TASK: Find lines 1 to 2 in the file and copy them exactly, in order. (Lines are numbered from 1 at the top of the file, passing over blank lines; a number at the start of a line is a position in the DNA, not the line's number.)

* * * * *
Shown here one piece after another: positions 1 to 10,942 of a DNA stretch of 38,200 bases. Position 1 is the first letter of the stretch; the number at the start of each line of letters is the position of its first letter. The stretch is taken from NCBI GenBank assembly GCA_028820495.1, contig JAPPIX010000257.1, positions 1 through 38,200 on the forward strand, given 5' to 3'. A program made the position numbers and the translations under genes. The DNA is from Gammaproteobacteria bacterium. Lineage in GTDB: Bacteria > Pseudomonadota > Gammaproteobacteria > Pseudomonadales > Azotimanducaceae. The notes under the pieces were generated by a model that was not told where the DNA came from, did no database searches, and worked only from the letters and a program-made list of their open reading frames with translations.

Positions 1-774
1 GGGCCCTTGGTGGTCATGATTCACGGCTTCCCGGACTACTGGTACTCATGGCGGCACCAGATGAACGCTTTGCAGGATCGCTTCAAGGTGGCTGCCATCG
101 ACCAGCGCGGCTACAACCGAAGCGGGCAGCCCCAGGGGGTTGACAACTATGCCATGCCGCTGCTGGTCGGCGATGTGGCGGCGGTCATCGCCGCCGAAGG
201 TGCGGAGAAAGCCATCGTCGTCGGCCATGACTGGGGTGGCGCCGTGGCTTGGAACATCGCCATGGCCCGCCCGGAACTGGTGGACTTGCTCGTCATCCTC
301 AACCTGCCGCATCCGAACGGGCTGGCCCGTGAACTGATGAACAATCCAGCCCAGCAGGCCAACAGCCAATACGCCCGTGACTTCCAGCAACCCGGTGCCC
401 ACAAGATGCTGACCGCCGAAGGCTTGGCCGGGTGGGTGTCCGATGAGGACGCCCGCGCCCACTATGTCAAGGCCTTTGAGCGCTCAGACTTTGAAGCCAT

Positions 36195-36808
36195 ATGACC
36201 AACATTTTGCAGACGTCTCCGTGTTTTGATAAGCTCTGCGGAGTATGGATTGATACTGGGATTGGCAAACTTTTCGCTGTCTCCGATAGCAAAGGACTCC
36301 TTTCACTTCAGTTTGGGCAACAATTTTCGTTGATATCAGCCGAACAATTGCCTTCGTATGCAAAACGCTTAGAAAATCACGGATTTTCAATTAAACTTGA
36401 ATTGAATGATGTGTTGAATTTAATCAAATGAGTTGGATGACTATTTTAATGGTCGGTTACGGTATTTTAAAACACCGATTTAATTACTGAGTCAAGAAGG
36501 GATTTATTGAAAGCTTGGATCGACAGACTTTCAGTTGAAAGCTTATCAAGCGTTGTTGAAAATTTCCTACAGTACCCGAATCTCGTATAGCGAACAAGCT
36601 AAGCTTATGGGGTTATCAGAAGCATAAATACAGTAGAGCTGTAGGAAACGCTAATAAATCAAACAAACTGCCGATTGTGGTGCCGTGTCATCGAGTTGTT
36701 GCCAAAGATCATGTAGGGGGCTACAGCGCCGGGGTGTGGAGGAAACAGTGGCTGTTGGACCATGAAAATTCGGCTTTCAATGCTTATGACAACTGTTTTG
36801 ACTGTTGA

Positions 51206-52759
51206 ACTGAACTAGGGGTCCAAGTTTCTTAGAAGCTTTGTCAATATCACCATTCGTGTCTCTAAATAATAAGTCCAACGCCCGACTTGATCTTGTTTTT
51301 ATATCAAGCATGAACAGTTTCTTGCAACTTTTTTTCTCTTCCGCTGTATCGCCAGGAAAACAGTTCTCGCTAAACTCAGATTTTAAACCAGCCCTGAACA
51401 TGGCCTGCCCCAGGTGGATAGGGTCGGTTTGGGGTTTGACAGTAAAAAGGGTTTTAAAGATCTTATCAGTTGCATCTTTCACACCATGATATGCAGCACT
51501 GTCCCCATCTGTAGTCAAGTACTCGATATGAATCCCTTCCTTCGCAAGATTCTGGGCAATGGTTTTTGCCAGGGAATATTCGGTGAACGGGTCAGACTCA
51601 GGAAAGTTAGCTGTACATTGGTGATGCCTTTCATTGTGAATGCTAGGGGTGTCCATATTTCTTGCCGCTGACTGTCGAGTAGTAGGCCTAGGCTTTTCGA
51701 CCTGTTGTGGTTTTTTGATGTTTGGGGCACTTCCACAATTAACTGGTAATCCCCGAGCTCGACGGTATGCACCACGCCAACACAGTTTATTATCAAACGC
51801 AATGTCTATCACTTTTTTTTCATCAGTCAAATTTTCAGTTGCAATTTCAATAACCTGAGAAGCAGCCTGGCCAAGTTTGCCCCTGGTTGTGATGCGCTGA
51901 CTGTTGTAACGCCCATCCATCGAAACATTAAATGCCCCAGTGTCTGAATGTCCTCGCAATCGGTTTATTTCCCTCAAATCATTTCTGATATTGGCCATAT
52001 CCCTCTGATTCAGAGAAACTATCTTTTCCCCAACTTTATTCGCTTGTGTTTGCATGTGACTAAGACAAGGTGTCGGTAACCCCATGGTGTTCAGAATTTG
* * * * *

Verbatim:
Shown here one piece after another: positions 1 to 10,942 of a DNA stretch of 38,200 bases. Position 1 is the first letter of the stretch; the number at the start of each line of letters is the position of its first letter. The stretch is taken from NCBI GenBank assembly GCA_028820495.1, contig JAPPIX010000257.1, positions 1 through 38,200 on the forward strand, given 5' to 3'. A program made the position numbers and the translations under genes. The DNA is from Gammaproteobacteria bacterium. Lineage in GTDB: Bacteria > Pseudomonadota > Gammaproteobacteria > Pseudomonadales > Azotimanducaceae. The notes under the pieces were generated by a model that was not told where the DNA came from, did no database searches, and worked only from the letters and a program-made list of their open reading frames with translations.

Positions 1-774